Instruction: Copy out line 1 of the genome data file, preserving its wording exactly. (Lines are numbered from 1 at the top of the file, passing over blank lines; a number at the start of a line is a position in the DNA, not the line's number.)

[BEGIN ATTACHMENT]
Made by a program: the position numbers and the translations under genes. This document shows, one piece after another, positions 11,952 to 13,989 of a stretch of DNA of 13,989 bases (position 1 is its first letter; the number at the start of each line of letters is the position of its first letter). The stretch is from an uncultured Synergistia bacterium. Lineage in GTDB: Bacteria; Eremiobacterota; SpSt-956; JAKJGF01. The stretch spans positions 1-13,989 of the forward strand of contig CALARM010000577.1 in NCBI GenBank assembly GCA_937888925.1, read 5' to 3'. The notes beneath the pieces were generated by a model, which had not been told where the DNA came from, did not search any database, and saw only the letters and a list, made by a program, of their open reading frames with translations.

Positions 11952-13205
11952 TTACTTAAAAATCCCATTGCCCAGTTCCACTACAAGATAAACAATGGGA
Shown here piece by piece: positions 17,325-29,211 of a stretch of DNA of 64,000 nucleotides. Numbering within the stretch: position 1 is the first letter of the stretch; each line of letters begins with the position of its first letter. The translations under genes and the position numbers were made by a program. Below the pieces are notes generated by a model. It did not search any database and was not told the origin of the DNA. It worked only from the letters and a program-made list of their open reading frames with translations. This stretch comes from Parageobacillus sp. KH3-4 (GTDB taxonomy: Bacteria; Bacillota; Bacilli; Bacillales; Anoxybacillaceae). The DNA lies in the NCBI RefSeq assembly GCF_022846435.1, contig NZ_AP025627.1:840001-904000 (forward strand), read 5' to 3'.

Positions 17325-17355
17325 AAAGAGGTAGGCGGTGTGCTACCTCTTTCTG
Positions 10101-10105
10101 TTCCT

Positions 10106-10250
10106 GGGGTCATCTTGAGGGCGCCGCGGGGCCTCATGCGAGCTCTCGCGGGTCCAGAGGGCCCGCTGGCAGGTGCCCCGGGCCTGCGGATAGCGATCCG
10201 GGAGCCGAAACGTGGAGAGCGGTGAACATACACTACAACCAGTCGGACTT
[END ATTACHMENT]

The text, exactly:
Made by a program: the position numbers and the translations under genes. This document shows, one piece after another, positions 11,952 to 13,989 of a stretch of DNA of 13,989 bases (position 1 is its first letter; the number at the start of each line of letters is the position of its first letter). The stretch is from an uncultured Synergistia bacterium. Lineage in GTDB: Bacteria; Eremiobacterota; SpSt-956; JAKJGF01. The stretch spans positions 1-13,989 of the forward strand of contig CALARM010000577.1 in NCBI GenBank assembly GCA_937888925.1, read 5' to 3'. The notes beneath the pieces were generated by a model, which had not been told where the DNA came from, did not search any database, and saw only the letters and a list, made by a program, of their open reading frames with translations.